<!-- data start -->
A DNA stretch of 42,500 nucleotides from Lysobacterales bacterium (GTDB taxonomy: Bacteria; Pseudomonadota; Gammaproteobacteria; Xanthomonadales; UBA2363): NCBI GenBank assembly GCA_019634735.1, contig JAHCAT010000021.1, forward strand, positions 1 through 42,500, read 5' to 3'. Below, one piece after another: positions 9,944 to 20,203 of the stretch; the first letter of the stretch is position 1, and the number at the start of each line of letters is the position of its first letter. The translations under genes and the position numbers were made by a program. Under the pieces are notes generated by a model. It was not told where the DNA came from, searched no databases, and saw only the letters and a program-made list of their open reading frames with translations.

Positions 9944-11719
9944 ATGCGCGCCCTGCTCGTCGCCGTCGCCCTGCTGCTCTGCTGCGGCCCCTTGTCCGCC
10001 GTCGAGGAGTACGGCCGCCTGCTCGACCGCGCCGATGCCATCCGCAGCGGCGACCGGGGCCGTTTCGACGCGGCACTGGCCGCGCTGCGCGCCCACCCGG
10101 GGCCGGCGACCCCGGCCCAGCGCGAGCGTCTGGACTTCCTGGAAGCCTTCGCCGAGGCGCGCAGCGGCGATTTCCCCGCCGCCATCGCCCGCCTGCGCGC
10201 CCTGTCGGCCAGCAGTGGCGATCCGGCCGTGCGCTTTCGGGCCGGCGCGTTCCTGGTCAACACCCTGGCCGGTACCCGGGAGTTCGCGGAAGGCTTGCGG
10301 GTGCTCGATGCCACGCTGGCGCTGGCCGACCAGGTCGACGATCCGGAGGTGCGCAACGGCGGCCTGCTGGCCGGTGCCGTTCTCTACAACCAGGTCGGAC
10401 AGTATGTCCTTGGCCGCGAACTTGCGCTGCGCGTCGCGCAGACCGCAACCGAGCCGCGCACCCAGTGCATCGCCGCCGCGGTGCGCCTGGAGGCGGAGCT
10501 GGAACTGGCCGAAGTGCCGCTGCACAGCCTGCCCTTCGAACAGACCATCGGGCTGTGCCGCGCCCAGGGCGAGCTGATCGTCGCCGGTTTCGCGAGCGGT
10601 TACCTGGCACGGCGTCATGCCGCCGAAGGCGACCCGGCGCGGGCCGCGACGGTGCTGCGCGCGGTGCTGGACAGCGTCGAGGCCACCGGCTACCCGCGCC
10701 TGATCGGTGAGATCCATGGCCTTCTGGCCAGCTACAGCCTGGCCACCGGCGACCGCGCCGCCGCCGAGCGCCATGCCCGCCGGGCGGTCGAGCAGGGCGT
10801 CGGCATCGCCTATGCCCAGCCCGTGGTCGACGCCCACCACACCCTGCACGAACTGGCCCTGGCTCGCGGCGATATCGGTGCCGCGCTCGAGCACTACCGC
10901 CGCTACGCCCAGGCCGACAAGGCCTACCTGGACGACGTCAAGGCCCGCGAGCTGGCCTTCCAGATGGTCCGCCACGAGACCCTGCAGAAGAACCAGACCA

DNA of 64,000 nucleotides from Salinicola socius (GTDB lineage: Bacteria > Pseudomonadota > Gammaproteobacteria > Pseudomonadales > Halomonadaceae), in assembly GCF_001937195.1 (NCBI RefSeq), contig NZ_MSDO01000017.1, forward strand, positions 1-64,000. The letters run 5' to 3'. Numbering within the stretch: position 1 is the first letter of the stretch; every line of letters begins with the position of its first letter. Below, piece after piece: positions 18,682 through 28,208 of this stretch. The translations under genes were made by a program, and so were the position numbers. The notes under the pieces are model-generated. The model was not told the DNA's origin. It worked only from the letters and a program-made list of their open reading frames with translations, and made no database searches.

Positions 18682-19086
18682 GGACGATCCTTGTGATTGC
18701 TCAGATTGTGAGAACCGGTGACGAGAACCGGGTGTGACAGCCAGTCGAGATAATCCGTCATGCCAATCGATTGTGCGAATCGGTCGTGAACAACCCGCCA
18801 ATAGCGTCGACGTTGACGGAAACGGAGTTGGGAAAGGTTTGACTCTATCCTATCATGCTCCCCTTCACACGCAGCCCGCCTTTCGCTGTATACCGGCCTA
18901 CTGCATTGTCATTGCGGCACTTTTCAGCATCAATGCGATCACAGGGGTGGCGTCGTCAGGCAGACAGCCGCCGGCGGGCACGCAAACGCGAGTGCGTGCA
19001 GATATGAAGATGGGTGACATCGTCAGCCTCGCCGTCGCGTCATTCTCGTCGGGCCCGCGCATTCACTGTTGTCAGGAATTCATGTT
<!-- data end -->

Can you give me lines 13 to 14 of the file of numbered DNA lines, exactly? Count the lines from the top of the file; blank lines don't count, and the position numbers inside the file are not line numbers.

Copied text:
10901 CGCTACGCCCAGGCCGACAAGGCCTACCTGGACGACGTCAAGGCCCGCGAGCTGGCCTTCCAGATGGTCCGCCACGAGACCCTGCAGAAGAACCAGACCA

DNA of 64,000 nucleotides from Salinicola socius (GTDB lineage: Bacteria > Pseudomonadota > Gammaproteobacteria > Pseudomonadales > Halomonadaceae), in assembly GCF_001937195.1 (NCBI RefSeq), contig NZ_MSDO01000017.1, forward strand, positions 1-64,000. The letters run 5' to 3'. Numbering within the stretch: position 1 is the first letter of the stretch; every line of letters begins with the position of its first letter. Below, piece after piece: positions 18,682 through 28,208 of this stretch. The translations under genes were made by a program, and so were the position numbers. The notes under the pieces are model-generated. The model was not told the DNA's origin. It worked only from the letters and a program-made list of their open reading frames with translations, and made no database searches.